Despite recent signs of demand improvement, house prices continue to “muddle along”, the result of a weak economy, high levels of household indebtedness, and a still-poorly balanced market

The FNB House Price Index for October 2012 showed further moderation in its year-on-year inflation rate, from a revised 4.4% in September to 2.7%. This is the 7th consecutive month of tapering growth since the 8.4% peak in year-on-year growth reached in March 2012. The average value of homes transacted in the FNB House Price Index was R833,659 in October.

This slowing year-on-year house price growth, to levels back below consumer price inflation, implies a return to declining house prices in inflation-adjusted real terms. As at September (October consumer price inflation data not yet available), the combination of a CPI inflation rate of 5.5% year-on-year, and a 4.4% house price growth rate in that month, translated into a real year-on-year decline of -1.01% in the FNB House Price Index.

The return to low single-digit year-on-year house price growth does not come as too much of a surprise. There was indeed a lone interest rate cut of half a percentage point in July, but against this the market is not yet well balanced between demand and supply, the level of household sector indebtedness remains high and has begun to rise again, and the economy remains under significant pressure.

FNB Comments:

Therefore, although estate agents and valuers have both reported some recent market improvements, which may well feed through mildly into house prices in the remainder of 2012,we believe that under the abovementioned SA’s buying population will be watching its wallet closely.


According to the FNB House Price Index, the peak of real house price levels at the end of the most recent boom was in February 2008. From that month up until September 2012, the cumulative real house price decline was -17.1%. While this appears to be a significant downward correction, the real price level remains +61.6% higher than July 2000, the starting month for the FNB Index and also a period early in the last house price boom. In nominal terms, since February 2008 the cumulative increase up until October 2012 was a very mild +8.8%, although still a massive +218.6% up on June 2000.


Looking forward, we believe it possible that the declining trend in year-on-year growth in the FNB House Price Index will come to a halt late in 2012, and that indications of recent improvement in residential demand, both from our valuers as well as from our FNB Estate agent survey, will lead to some stabilization in the house price growth rate. Certainly, the noises from market players seem to point to a recently better demand situation in the market, and we would expect that to translate into slightly higher price growth in the next few months.

However, looking forward into 2013, while year-on-year price growth may pick up a little from the October low level, we are of the expectation that overall house price growth will be a little slower next year than the average for the entire 2012.This is based on our view of the global and domestic economy, both under significant pressure at present, as well as on the level of household sector indebtedness.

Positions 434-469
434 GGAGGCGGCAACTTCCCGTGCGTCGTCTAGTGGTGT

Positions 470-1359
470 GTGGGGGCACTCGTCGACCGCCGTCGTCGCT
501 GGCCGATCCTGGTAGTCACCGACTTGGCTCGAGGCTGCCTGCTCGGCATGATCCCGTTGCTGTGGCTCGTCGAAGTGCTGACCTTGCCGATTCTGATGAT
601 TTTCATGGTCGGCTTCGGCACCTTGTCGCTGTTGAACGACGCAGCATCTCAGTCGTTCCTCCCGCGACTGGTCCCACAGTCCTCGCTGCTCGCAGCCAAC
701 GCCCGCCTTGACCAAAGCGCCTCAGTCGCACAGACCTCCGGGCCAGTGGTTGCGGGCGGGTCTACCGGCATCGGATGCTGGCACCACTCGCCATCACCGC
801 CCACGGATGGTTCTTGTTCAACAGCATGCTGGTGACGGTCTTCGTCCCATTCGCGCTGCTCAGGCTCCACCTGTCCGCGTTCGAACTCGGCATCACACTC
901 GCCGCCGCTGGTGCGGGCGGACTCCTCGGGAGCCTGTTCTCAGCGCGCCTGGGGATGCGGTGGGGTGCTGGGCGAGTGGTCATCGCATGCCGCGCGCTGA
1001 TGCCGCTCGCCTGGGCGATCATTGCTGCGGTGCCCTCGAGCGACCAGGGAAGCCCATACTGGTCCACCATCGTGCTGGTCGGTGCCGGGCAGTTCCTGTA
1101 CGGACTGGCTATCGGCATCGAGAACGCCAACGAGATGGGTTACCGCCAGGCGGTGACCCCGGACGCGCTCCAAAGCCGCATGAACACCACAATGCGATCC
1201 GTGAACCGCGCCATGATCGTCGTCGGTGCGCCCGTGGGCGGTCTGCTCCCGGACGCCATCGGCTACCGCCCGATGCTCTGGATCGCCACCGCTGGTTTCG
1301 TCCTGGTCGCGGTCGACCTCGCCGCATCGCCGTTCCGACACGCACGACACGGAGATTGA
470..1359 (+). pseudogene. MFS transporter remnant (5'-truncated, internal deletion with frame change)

The average price growth for 2012 is projected at 6.1%, with only 2 months’ worth of data left to come. However, not only does the global and local economy remain mediocre, but more importantly for the housing market is that we have seen real disposable income growth broadly slowing, since the very strong rates of near to 6% in 2010/early-2011, down to 3.5% by the 2nd quarter of this year. We believe that it will now move in a slower range closer to economic growth rates, because the rapid “normalization” (growth) in the wage bill as well as investment income, off a low base after the 2008/9 recession, has all but been completed.

This in turn curbs the growth in purchasing power growth of households. On top of this, we have recently started to see accelerating household credit growth draw level and start to overtake nominal disposable income growth. This accelerating household credit growth is driven by very strong growth in the non-mortgage credit components, and is the cause of a resumption of an unhealthy rise in the debt-to-disposable income ratio for the household sector. Strong growth in non-mortgage credit could increasingly constrain the household sector’s ability to purchase property going forward.

And finally, we head towards 2013 with a mildly rising consumer price inflation rate, with a recent US drought exerting recent upward pressure on food prices, and rand weakness also having some impact on higher petrol prices. Within the CPI, housing-related Municipal rates and utilities tariffs remain troublesome, and are not set to stop their strong rise soon, with Eskom preparing the next round of multi-year tariff hikes.

These are the realities that we look set to have to face in 2013, and the expected result is a year of low average house price growth of 4%, which, given a higher expected consumer price inflation rate, would translate into further real (CPI inflation-adjusted) house price decline to the tune of -2.5% as the long term downward correction in real prices continues. The 4% price growth rate would reflect a slight improvement from the low October year-on-year growth rate, but a lower rate than the projected 6.1% average for the entire 2012.

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